I crave a life beside a campfire, just being near a fire warms not just my body but my heart too, I don’t know why, but somehow it makes everything right, and being by an outside fire is another level of wonderful. There is nothing better than sitting by a fire with friends singing and playing music in a beautiful place, and then sleeping under the stars and waking up to the song of the birds while the cold nips at your nose as you snuggle further down into the blankets.  

The cold has snuck its icy fingers into my whole being today, it seems as if my very bones are shivering. There is a strange light on the ocean like dull silver. I look down into the water as I have done so many times before, there is nothing new to see, but from that crafty corner of my eye I see something and it is moving just in the periphery of my vision. I know its tricks, as soon as I turn my head to look it will shoot out of view, it’s here to torment me. Well I’m not playing today, maybe if I keep my head still I will tempt it into view, I know it can’t resist the urge to frighten me forever, although it is doing a pretty good job of that without revealing anything.

When I was in my teens there was a large black dog that followed me everywhere, and I used to catch glimpses of it now and then, but whenever I looked at it directly it would vanish. At first I was afraid of it, but eventually I came to view him as a friend, a distant companion, my protector even. I continued to see my dog for many years, somewhat less than when I was a teenager.

I had a real dog too, his name was Gradely, as in ‘reet grand and gradely’ Yorkshire slang for excellent! He was a very good dog, I sort of inherited him from an ex-boyfriend when he left he seemed to forget his dog. Gradely was a very big orange Lurcher, part Greyhound, Alsatian and Doberman. We used to call him ‘big dog’ or ‘donkey’, and he was always getting in the way, he had a way of standing just behind your knees and making you fall backwards when you were cooking.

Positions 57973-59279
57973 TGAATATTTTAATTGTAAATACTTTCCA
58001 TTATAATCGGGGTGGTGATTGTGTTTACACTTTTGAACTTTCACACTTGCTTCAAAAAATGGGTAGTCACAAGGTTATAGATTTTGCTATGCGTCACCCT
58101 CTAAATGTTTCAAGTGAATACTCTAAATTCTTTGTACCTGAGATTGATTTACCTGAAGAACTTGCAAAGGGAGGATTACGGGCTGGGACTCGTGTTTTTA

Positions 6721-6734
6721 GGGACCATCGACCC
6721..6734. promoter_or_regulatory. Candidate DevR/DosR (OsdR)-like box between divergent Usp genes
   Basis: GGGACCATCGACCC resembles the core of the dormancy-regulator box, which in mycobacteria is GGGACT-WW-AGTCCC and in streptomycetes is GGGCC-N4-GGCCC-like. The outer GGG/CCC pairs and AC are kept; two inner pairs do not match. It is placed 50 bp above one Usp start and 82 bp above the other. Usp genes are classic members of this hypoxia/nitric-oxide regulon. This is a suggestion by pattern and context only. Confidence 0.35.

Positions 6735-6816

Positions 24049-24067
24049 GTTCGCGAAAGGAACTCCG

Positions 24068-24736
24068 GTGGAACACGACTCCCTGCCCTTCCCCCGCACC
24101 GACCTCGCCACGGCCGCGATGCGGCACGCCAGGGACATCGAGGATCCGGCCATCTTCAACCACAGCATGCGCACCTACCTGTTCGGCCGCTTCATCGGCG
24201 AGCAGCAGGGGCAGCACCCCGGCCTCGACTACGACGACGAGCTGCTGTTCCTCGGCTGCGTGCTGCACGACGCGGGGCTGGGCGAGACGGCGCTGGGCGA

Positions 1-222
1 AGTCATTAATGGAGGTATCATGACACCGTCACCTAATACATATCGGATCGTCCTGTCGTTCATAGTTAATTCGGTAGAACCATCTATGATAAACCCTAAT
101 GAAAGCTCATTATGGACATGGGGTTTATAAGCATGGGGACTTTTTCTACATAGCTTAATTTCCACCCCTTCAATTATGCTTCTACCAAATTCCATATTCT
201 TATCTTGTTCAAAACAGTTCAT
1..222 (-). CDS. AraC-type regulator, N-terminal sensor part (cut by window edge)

Gradely was famous for unceremoniously rescuing people from their bicycles, and anybody who knew him was careful not to run away from him as he loved to chase and pull people down, to save them from the running. He was a big liability. When he was young he was a bit too good at catching deer which got me into trouble more than once.

Gradely used to sneak into bed with me in my van, he would get between me and the wall, turn sideways and stretch out his legs until he pushed me off the bed, then I would have a long struggle to get him out of the bed, he would somehow lose the ability to use his legs and I’d have to drag him until he slipped and slumped from bed onto the floor while looking at me with incredulity for my cruelty. Then he would let out an enormous fart (big dogs do dangerous farts), sniff the air with a look of outrage and go back to sleep where he had fallen.  

Gradely had an uncanny knack of taking on my dislike of certain people, I lived on a traveller site in Donegal for a time, and there was a man known as twelve-dog-Bob, nobody knew for certain how many dogs he had, he refused to tell anyone, perhaps he thought it added an air of mystery, and if you went in his bus they tumbled around too much to count them. I didn’t like Bob, he was often unkind. I once got a lift with him somewhere and he spent the journey messing with my head to the point where I thought he would leave me on a moor in the middle of nowhere, or perhaps I just wanted to jump out of the car, I can’t remember now . Unsurprisingly, Gradely seriously did not like Bob, which to Bob’s chagrin meant that Gradely would not allow him to approach my van, or even to walk past within ten metres. Gradely barked savagely at any attempt by Bob to ‘visit’ me, and I watched from my door half-heartedly trying to hide my pleasure at Bob’s discomfort.

I could do with Gradely now, or the black dog of my youth, not just to scare off the shadows, but for the lovely firmness and warmth of a cheeky big dog leaning against me, I could share my troubles with him instead of talking to myself, that would at least give me the illusion of sanity, very comforting.

Photo by Diego PH on Unsplash